The park's borders are porous
It seems symbolic that Finley's office is in a former army building. Though the United States is proud of inventing the national park idea and exporting it to the rest of the world, its key concept - preservation for all time - is fundamentally inimical to the American ethos.
"The business of America," as Calvin Coolidge said, "is business." As a consequence, national parks look about as secure in our cultural landscape as icebergs in the Gulf Stream.
No sooner had Yellowstone National Park been created in 1872 than in swarmed a flock of poachers, squatters and petty criminals. The tourists were no better: When army engineer William Ludlow reconnoitered the region in 1875, he reported, "The visitors prowled about with shovel and axe, chopping and hacking and prying up great pieces of the most ornamental (geyser) work they could find; women and men alike joining in the barbarous pastime."
Since Congress hadn't included penalities for violating park rules in the Organic Act, which created Yellowstone National Park, there was no effective way to deal with the lawbreakers. After 14 disastrous years, during which game herds were slaughtered, trees felled, homesteads erected and hot spring formations butchered, the U.S. Army marched in to take charge. The soldiers stayed 32 years.
Yellowstone is still fighting similar problems. Alien lake trout have been illegally dumped into Yellowstone Lake, threatening not only the native cutthroat but the grizzlies, otters, eagles, ospreys and pelicans that depend on them for food. Poachers persist, hostile ranchers and some conservationists have gone to court to stop wolf reintroduction, and bison continue to be slaughtered as soon as they wander outside park boundaries - out of fears they might transmit disease to domestic livestock. Finley laments: "We're doing it to the bison again."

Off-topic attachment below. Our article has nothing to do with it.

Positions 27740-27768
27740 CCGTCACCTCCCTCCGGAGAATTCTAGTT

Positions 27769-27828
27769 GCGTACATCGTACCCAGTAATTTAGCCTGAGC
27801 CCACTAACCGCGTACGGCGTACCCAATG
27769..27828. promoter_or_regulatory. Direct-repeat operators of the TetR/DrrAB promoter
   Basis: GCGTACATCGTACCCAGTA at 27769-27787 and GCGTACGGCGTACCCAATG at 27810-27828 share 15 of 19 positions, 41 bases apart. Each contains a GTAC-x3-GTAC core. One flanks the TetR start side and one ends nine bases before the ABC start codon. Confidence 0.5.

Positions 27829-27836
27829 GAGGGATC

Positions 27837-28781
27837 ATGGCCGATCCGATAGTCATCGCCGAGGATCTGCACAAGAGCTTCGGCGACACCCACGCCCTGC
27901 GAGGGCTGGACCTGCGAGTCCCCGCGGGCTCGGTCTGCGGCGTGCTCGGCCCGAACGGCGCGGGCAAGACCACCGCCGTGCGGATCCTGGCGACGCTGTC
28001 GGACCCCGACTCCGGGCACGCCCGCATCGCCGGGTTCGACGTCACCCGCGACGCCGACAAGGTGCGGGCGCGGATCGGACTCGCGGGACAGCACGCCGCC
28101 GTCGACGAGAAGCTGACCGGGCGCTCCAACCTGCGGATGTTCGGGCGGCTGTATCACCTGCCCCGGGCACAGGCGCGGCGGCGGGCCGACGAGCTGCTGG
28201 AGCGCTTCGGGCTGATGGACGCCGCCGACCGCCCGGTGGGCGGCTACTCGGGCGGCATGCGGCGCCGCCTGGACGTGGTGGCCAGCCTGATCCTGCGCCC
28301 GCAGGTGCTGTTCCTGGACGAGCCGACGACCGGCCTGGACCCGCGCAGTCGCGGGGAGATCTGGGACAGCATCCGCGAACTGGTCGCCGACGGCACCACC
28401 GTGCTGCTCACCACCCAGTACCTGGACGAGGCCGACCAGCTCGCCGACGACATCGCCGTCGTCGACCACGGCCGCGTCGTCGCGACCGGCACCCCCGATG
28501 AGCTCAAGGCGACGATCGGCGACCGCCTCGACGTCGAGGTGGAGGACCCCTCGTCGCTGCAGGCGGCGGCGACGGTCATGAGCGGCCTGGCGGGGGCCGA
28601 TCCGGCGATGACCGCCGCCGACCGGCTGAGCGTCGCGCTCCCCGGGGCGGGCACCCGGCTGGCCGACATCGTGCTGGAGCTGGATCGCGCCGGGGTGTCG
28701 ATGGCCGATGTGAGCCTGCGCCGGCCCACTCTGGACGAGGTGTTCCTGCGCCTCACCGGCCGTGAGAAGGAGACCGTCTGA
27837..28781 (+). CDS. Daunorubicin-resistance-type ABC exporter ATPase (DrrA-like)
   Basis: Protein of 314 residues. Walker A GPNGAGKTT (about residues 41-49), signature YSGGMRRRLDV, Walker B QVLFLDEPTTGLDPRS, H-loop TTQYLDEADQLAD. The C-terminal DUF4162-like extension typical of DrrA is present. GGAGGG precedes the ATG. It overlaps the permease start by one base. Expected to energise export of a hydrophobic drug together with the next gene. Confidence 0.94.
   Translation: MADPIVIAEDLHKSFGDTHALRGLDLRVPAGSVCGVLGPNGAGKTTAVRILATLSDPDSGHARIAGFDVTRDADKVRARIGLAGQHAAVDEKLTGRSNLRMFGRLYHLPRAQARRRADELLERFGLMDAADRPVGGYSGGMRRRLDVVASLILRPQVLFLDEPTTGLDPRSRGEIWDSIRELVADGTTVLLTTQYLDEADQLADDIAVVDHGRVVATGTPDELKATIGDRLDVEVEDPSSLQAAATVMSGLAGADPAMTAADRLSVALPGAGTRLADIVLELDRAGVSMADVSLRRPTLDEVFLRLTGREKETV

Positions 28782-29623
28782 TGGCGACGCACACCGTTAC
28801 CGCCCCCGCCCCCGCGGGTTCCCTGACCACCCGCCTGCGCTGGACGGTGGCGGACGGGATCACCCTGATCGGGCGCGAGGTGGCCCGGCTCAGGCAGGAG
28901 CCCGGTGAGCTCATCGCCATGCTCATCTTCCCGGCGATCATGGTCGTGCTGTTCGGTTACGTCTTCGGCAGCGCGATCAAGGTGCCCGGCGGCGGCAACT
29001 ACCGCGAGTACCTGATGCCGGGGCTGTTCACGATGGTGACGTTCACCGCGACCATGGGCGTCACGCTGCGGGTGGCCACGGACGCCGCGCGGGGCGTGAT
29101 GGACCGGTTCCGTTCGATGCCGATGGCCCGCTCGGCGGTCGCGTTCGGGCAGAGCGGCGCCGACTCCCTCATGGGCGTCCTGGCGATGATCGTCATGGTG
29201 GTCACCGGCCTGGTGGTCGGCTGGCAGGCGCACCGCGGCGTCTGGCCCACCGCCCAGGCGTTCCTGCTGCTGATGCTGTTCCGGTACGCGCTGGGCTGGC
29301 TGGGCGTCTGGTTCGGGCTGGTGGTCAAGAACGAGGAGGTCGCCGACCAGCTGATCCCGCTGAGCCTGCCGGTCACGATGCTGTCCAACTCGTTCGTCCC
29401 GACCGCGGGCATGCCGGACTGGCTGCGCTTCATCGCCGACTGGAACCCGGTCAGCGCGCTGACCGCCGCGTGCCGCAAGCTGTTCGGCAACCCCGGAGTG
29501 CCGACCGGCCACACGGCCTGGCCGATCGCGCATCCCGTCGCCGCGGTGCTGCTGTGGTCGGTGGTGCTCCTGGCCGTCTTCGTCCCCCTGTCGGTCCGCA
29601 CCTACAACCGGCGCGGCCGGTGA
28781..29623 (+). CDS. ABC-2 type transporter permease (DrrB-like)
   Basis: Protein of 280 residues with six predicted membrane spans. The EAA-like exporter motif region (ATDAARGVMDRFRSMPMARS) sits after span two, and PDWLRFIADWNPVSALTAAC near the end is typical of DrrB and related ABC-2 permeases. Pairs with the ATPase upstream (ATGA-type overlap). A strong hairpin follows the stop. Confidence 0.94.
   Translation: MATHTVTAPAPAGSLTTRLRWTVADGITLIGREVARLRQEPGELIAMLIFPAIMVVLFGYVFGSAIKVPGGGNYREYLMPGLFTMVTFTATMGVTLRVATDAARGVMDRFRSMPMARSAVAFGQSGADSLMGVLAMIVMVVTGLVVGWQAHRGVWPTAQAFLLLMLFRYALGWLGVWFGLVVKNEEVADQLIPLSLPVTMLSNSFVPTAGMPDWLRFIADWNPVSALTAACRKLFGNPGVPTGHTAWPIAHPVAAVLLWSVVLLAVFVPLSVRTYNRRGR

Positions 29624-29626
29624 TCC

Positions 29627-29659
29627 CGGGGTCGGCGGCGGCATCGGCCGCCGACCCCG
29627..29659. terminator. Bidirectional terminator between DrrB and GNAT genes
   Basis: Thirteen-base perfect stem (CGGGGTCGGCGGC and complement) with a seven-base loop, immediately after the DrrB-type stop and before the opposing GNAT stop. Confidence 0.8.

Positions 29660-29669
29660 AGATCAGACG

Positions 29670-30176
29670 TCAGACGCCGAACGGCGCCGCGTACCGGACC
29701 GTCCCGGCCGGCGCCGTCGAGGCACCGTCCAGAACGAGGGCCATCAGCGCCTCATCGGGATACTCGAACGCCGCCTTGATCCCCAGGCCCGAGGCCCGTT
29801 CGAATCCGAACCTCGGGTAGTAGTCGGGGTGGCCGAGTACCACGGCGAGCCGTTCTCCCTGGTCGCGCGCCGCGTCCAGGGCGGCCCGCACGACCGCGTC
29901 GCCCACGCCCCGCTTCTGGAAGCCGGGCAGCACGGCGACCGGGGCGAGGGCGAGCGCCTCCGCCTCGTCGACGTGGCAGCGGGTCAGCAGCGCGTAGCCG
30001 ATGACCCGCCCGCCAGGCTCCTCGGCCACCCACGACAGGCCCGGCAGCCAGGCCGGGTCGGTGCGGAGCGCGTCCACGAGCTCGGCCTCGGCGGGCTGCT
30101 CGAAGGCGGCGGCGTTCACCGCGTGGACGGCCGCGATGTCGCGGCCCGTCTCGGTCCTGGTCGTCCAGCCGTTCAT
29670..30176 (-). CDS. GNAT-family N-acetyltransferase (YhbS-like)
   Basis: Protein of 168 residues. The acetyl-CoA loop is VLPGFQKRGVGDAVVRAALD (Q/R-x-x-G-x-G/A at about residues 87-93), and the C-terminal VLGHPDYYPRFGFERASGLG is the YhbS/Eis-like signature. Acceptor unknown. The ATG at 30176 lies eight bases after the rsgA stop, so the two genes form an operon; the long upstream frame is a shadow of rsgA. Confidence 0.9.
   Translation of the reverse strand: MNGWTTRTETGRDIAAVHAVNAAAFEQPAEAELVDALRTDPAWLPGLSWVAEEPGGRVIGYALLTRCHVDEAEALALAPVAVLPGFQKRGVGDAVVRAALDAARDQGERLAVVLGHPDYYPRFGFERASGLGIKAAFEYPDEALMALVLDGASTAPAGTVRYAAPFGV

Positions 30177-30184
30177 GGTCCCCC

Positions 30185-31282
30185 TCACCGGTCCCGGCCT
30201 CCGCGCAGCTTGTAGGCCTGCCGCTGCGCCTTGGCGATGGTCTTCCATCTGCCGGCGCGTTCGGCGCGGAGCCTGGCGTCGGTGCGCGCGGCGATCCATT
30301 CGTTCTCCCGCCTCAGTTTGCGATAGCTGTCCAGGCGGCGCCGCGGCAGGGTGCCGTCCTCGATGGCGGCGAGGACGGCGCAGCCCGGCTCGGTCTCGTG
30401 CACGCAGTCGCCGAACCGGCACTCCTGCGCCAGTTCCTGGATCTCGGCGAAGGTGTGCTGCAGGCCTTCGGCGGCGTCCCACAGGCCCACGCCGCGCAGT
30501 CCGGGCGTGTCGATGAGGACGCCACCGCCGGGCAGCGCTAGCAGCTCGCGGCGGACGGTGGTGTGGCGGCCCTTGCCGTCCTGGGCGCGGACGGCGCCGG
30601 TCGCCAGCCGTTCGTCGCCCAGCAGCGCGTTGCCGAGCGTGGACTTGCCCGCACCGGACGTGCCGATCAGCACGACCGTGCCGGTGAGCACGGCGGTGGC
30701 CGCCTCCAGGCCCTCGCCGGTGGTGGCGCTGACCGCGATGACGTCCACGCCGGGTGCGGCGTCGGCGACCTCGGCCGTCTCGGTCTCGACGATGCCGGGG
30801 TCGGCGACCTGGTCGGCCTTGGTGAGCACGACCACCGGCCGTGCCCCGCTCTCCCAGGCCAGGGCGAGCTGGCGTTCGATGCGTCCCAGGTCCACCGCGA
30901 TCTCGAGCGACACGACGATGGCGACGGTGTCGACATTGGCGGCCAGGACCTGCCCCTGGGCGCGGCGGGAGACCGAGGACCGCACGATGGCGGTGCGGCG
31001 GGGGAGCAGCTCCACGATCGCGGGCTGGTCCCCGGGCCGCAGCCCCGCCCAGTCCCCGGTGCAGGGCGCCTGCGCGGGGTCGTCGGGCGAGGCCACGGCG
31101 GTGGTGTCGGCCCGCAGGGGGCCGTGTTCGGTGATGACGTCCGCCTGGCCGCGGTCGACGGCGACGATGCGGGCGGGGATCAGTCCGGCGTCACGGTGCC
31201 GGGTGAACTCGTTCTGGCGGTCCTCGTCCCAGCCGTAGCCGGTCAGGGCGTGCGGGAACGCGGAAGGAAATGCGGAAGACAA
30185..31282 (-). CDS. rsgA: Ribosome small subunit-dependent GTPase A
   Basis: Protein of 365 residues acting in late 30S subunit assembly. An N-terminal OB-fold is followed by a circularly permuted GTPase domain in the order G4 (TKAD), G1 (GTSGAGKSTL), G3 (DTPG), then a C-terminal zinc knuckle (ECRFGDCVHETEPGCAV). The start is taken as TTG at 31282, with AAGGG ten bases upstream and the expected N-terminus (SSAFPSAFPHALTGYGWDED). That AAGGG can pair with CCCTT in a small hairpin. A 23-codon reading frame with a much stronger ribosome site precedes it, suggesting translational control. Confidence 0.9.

Yellowstone's most famous feature, Old Faithful geyser, could be damaged by geothermal development outside the park. When the Church Universal and Triumphant, just north of the park, proposed drilling a geothermal well several years ago, a bill to protect the park's geysers was introduced in Congress. No federal legislation has yet been enacted; and although a water compact between Yellowstone Park and the state of Montana now prevents damage from that quarter, there is no similar protection in Wyoming or Idaho.
At the top of the list of external threats to the park is a mining project proposed by Crown Butte Mines Inc., an offshoot of Canadian mining giant Noranda Inc. The company wants to mine gold, silver and copper high in the mountains of Montana just two-and-a-half miles from Yellowstone Park's northeast boundary. The project would produce 11 million tons - four tons for every ounce of gold - of acidic waste rock. If exposed to air and water, the tailings would generate a weak sulfuric acid which would leach heavy metals like lead and cadmium into waterways, killing all life in them. Several streams in the area are already polluted from historic mining that dominated the area before the park was created.
Crown Butte plans to mix about half the waste with concrete and use it to backfill the mine shafts. The rest would be submerged in water and held in a bathtub-shaped structure the size of 100 football fields, 10 stories deep, lined with clay and plastic. The design is untested in the extreme weather of this 9,000-foot altitude. Yellowstone, moreover, is the second most geologically active region in the lower 48 states, with as many as 1,000 earthquakes a year.